7 March 1997

Heifer market

with a fizz…

A good trade for breeding heifers and achieving good liveweight gain in finishing cattle are helping the McNee family reduce the effects of BSE. Emma Penny reports

THE increasing trade for replacement heifers sourced from BSE-free beef herds has given the McNee family a busy winter at the sales.

Both pedigree Luing and Simmental Luing cross heifers have been sold. The 380-head herd of sucklers at Woodend Farm, Armadale, West Lothian, is a young one, so the family has been able to take advantage of the buoyant market and sell more heifers than they might have done in a more usual year, explains Mr McNee.

"Breeding heifer replacements is the bread and butter on this farm – with steers almost a by-product. We usually keep about 60 heifers as replacements, and finish ones which are not suited for breeding. This year we have sold slightly more heifers than we would usually have done, but fewer culls have been taken out of the herd."

At the latest sale of pedigree Luing heifers at Castle Douglas, the McNees achieved averages of £1060 for in-calf heifers and £748 for bulling heifers. Averages of all the cattle sold were up, a reflection of increased interest and new buyers, he believes.

But profits on the finishing system are looking less rosy, with the beef price down from 210p/kg in the third week of January to 202p/kg in mid-February.

Sell cattle soon

"The cattle have done well over winter and we must sell some within the next fortnight,"says Mr McNee.

"They are coming to their peak and I cant sit on them for another fortnight in the hope of a price rise, or they will become over-fat and be penalised."

The current pressure to produce lighter carcasses has not affected the McNees. They aim to finish bulls at a carcass weight of 320-350kg, heifers at 250-280kg and steers at about 380kg.

Despite the recent fall in maximum intervention weight from 390kg to 340kg, the McNees will continue to produce steers above 340kg deadweight, says Robert.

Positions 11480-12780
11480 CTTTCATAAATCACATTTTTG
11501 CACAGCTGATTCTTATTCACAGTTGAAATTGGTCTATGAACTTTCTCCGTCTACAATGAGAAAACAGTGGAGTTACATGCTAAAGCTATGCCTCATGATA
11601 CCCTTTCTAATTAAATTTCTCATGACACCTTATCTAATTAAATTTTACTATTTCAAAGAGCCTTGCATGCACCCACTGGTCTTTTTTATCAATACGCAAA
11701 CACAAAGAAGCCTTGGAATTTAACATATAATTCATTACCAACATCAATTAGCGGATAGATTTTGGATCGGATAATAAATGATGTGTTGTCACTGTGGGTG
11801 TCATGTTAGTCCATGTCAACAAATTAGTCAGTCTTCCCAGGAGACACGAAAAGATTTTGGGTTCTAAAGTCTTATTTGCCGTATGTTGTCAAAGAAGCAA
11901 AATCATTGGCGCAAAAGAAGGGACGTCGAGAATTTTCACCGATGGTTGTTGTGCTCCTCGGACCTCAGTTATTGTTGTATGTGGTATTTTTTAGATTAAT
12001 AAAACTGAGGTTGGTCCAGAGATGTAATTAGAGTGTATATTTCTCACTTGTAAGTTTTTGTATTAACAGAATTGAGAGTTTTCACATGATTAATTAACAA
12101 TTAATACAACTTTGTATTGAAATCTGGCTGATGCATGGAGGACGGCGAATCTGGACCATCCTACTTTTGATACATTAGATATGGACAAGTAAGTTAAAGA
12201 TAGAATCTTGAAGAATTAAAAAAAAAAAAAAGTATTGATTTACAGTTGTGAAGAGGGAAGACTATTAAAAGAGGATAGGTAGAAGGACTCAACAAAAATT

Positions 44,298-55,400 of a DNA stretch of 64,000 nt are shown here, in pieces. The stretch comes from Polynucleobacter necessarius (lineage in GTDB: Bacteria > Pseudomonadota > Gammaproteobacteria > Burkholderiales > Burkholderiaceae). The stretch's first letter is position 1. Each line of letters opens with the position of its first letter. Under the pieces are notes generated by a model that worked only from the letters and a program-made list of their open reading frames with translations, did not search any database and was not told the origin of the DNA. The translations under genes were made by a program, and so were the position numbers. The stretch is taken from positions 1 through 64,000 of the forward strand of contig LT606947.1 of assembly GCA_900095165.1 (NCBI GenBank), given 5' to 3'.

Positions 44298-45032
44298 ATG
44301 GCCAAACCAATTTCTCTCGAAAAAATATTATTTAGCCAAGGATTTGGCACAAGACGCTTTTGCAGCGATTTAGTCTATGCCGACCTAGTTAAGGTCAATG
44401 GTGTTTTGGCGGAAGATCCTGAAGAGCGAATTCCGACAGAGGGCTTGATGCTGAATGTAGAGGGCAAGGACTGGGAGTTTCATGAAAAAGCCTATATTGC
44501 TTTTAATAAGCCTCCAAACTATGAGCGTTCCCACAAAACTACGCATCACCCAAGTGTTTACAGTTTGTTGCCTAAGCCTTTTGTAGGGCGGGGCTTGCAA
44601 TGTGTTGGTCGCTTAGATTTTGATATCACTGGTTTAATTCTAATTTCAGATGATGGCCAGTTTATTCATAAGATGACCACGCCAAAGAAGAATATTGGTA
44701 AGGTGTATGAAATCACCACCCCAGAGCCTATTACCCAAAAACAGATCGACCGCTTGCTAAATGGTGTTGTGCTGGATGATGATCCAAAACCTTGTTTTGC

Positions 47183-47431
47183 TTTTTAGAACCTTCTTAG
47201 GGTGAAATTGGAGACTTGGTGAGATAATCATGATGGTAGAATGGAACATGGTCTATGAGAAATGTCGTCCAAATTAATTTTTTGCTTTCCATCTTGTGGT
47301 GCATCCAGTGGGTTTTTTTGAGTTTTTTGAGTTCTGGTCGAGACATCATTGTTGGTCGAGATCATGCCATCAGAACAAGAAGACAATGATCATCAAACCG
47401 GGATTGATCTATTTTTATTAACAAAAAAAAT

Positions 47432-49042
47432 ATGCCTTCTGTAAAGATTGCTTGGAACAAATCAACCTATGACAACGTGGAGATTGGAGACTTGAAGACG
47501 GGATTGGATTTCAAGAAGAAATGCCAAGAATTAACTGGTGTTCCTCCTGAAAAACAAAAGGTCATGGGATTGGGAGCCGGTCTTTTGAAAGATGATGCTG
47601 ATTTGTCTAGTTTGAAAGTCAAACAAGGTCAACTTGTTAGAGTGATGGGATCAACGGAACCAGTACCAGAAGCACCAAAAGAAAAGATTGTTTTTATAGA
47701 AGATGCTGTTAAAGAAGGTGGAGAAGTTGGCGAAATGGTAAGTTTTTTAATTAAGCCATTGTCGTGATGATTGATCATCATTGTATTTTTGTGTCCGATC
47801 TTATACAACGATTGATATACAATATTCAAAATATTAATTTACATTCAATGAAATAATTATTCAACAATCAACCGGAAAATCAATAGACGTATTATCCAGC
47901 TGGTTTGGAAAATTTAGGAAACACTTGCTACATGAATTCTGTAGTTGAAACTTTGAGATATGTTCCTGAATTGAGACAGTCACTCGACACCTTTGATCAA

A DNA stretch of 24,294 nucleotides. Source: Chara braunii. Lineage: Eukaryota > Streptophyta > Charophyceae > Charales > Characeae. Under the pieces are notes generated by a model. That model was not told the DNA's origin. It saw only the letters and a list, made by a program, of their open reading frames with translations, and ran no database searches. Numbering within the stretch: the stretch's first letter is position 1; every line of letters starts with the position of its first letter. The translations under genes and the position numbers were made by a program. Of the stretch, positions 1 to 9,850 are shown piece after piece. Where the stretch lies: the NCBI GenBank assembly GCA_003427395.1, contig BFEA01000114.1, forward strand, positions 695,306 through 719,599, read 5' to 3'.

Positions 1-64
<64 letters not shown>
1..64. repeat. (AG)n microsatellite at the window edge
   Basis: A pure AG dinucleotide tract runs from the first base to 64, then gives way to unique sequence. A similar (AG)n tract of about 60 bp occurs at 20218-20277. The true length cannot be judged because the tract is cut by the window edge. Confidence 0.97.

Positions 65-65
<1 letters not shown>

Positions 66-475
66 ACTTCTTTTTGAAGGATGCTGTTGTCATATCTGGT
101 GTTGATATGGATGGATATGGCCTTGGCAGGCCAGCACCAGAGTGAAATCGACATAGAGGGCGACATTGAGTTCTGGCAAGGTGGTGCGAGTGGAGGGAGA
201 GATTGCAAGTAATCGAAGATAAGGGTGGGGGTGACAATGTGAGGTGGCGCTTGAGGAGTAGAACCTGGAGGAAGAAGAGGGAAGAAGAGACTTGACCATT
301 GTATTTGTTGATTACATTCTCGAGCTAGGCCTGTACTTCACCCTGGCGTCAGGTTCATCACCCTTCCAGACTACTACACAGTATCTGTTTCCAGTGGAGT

"Most of our steers are above 340kg right now. We would struggle to finish them at a lower weight – they would be too lean and poorly finished."

All the finishers have achieved liveweight gains of 1kg/day, with bulls achieving 1.2kg/day gain from birth until the last weighing, at 11 months of age. "The bulls were weighed just before Christmas, and again in mid-February. Average gain over that period was 50-60kg, with the star performer putting on 70kg," says Robert.

At housing, all the finishers were offered ad-lib silage, alongside an 18% protein, 12 ME concentrate offered at 1.5kg initially, then gradually stepped up. Now, bulls receive 5kg concentrate, steers 3.5-4kg and heifers 3-4kg/day. "Before Christmas, the bulls were only on 4kg concentrate a day. We want to ensure they have enough appetite to keep eating the concentrate – and silage, which is a vital part of the finishing system."

The McNees can grow good grass, and plenty of it. However, the farm is too wet, too high and too late to grow cereals so all concentrate feed is bought in, and to keep costs to a minimum silage is the cornerstone of rations.

Space is at a premium at Woodend Farm after weaning one batch of calves and the start of spring calving.


WINTER AT WOODEND


&#8226 Finishers putting on 1kg/day.

&#8226 More breeding heifers sold.

&#8226 Planning for calving and bulling.